Numerical renormalization group

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The numerical renormalization group (NRG) is a technique devised by Kenneth Wilson to solve certain many-body problems where quantum impurity physics plays a key role.

History[edit]

The numerical renormalization group is an inherently non-perturbative procedure, which was originally used to solve the Kondo model.[1] The Kondo model is a simplified theoretical model which describes a system of magnetic spin-1/2 impurities which couple to metallic conduction electrons (e.g. iron impurities in gold). This problem is notoriously difficult to tackle theoretically, since perturbative techniques break down at low-energy. However, Wilson was able to prove for the first time using the numerical renormalization group that the ground state of the Kondo model is a singlet state. But perhaps more importantly, the notions of renormalization, fixed points, and renormalization group flow were introduced to the field of condensed matter theory — it is for this that Wilson won the Nobel Prize in 1982. The complete behaviour of the Kondo model, including both the high-temperature 'local moment' regime and the low-temperature 'strong coupling' regime are captured by the numerical renormalization group; an exponentially small energy scale TK (not accessible from straight perturbation theory) was shown to govern all properties at low-energies, with all physical observables such as resistivity, thermodynamics, dynamics etc. exhibiting universal scaling. This is a characteristic feature of many problems in condensed matter physics, and is a central theme of quantum impurity physics in particular. In the original example of the Kondo model, the impurity local moment is completely screened below TK by the conduction electrons via the celebrated Kondo effect; and one famous consequence is that such materials exhibit a resistivity minimum at low temperatures, contrary to expectations based purely on the standard phonon contribution, where the resistivity is predicted to decrease monotonically with temperature.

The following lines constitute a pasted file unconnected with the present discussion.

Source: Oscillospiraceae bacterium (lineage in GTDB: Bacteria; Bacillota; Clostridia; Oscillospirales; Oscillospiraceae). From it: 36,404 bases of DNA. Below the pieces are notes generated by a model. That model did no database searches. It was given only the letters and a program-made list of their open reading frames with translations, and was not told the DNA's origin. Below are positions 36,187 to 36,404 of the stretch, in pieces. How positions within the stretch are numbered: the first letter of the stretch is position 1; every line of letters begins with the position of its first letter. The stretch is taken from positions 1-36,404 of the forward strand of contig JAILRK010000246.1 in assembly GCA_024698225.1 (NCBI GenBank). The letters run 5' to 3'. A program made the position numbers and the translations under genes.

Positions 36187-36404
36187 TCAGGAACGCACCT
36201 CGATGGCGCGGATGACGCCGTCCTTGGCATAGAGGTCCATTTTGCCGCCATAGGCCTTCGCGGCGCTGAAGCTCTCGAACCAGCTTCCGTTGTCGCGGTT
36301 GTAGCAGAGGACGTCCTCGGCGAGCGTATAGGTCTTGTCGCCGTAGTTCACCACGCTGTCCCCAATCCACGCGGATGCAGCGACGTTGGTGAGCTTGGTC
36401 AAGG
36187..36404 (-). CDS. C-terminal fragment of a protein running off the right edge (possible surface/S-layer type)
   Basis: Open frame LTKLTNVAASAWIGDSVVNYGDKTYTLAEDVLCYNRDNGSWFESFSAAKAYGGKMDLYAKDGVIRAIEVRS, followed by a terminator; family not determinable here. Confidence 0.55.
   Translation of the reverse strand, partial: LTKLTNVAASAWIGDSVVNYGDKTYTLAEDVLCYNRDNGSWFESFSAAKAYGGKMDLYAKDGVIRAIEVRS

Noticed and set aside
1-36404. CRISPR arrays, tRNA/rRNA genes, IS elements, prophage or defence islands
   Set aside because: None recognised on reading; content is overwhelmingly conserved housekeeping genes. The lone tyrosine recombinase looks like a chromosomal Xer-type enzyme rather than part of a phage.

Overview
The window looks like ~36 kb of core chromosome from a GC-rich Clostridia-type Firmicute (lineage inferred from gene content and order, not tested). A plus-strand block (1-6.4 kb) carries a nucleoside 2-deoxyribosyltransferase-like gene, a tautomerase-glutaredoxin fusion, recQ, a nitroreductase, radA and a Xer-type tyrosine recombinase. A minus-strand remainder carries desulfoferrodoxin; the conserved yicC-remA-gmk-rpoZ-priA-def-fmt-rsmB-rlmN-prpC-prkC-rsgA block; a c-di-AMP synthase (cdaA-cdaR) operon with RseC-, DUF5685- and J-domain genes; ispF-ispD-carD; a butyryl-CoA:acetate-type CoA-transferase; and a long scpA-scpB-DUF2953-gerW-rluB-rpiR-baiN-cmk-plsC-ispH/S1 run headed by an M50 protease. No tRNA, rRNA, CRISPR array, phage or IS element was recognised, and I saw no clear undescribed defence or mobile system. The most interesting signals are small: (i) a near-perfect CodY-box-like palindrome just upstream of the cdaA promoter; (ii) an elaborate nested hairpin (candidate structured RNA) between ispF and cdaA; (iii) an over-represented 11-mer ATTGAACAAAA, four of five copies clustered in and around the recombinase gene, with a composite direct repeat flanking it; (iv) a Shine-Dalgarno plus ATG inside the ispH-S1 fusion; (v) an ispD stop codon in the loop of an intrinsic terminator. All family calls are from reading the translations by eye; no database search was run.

The very existence of local moments in real systems of course presupposes strong electron-electron correlations. The Anderson impurity model describes a quantum level with an onsite Coulomb repulsion between electrons (rather than a spin), which is tunnel-coupled to metallic conduction electrons. In the singly occupied regime of the impurity, one can derive the Kondo model from the Anderson model, but the latter contains other physics associated with charge fluctuations. The numerical renormalization group was extended to deal with the Anderson model (capturing thereby both Kondo physics and valence fluctuation physics) by H. R. Krishnamurthy et al.[2] in 1980. Indeed, various important developments have been made since: a comprehensive modern review has been compiled by Bulla et al.[3]

Technique[edit]

The numerical renormalization group is an iterative procedure, which is an example of a renormalization group technique.